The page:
One part of the Prime Minister’s Statement evoked memories of the understatements of Sir Humphrey Appleby and Jim Hacker in “Yes, Prime Minister”—the part where she says:

“This was a difficult summit with, at times, some very candid discussions”.

How well this was illustrated by the marvellous photograph of Chancellor Angela Merkel, supported by the other leaders, as she leans forward across a table to a seated President Trump, with his arms folded, looking away from her at something in the distance—he did not want to look at her. You could almost hear that “candid discussion”.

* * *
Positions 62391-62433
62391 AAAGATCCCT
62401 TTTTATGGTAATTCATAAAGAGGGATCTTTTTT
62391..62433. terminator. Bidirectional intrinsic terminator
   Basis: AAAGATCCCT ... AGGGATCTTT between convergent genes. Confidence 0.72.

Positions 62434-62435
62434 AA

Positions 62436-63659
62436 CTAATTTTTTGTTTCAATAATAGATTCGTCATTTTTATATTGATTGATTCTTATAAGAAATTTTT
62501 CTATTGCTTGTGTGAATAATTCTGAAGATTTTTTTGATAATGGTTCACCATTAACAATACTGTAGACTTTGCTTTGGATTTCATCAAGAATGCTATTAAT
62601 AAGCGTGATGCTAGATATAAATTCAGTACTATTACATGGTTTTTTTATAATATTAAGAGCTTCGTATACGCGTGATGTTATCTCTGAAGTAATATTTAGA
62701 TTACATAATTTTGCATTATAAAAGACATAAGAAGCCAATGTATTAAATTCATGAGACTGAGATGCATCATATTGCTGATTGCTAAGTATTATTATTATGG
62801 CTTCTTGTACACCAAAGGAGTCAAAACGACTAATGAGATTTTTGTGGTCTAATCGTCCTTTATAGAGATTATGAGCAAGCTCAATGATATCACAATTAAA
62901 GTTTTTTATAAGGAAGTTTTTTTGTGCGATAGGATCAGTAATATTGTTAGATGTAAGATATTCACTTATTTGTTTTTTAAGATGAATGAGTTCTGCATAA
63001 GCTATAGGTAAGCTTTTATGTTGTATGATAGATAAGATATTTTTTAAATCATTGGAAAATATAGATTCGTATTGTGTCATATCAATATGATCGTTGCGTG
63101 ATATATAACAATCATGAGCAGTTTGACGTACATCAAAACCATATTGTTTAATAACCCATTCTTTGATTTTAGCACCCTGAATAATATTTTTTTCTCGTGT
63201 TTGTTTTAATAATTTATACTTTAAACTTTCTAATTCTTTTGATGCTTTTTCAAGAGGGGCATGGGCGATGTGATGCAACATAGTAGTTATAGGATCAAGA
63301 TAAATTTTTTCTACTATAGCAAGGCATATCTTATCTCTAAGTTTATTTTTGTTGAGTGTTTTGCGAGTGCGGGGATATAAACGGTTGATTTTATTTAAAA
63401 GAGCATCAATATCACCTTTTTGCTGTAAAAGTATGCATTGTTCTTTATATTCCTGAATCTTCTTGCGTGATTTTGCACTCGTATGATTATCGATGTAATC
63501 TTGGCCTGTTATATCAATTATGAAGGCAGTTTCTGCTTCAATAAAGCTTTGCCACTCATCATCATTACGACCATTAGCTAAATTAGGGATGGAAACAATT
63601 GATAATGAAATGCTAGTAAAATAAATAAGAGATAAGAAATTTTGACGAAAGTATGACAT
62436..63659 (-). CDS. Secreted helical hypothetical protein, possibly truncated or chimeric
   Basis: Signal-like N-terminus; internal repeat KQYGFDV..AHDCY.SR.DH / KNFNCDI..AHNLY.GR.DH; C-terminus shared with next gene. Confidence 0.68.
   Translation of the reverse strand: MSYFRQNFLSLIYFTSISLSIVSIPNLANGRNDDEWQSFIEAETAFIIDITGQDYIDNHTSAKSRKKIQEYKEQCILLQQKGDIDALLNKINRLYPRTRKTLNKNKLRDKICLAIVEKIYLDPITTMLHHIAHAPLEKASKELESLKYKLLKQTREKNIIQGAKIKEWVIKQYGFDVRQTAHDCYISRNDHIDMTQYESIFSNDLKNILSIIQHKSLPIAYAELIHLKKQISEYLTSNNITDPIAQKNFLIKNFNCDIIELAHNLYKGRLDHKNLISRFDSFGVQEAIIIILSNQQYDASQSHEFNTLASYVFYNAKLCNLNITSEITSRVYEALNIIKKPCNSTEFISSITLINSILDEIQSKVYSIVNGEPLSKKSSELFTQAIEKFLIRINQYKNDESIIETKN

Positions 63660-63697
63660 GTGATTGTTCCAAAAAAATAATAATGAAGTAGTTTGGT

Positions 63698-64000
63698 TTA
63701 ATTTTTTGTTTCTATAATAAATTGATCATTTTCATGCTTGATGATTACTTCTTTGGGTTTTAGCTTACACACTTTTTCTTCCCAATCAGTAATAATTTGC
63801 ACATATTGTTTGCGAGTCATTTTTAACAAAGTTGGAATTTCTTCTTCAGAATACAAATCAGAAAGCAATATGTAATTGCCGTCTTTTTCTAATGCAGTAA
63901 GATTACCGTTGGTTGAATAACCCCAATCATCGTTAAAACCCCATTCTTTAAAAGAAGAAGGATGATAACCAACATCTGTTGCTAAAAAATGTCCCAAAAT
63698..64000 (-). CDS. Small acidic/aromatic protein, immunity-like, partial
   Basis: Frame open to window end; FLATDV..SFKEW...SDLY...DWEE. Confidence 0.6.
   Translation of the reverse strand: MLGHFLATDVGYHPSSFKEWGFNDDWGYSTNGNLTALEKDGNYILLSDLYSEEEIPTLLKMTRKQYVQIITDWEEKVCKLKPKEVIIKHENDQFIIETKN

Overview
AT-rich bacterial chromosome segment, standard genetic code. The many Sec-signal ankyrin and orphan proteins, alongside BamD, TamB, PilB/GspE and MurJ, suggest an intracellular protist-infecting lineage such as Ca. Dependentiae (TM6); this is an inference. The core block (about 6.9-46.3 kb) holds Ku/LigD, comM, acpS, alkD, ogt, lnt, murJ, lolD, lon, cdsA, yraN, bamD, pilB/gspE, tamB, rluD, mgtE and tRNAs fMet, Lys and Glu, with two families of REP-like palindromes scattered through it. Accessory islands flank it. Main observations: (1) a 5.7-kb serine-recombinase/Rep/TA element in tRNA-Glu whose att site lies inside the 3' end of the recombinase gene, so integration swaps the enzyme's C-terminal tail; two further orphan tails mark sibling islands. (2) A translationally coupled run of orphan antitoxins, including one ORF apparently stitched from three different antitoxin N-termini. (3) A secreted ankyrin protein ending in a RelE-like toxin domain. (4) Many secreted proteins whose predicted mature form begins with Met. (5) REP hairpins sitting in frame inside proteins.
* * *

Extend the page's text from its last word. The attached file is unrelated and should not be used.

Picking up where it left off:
The implication of this summit is that it appears that President Trump does not see himself or the US as part of a global strategy seeking a consensus on key international issues. Indeed, he does not appear to value his association with the UK. The Prime Minister has made much of her special relationship with President Trump, and Ministers have been vocal in their opinion of the necessity of this, particularly in a post-Brexit world. However, when asked about his relationship with the G7, President Trump declared that the level of his relationship was a 10 with “Angela, Emmanuel and Justin”, very pointedly and deliberately ignoring Mrs May and, later, briefing against her. If our Prime Minister has irked the President in some way, it could well be to her personal credit that she has done so, but it does not bode well for our transatlantic special relationship. It also means that our relationship with our European partners is all the more essential.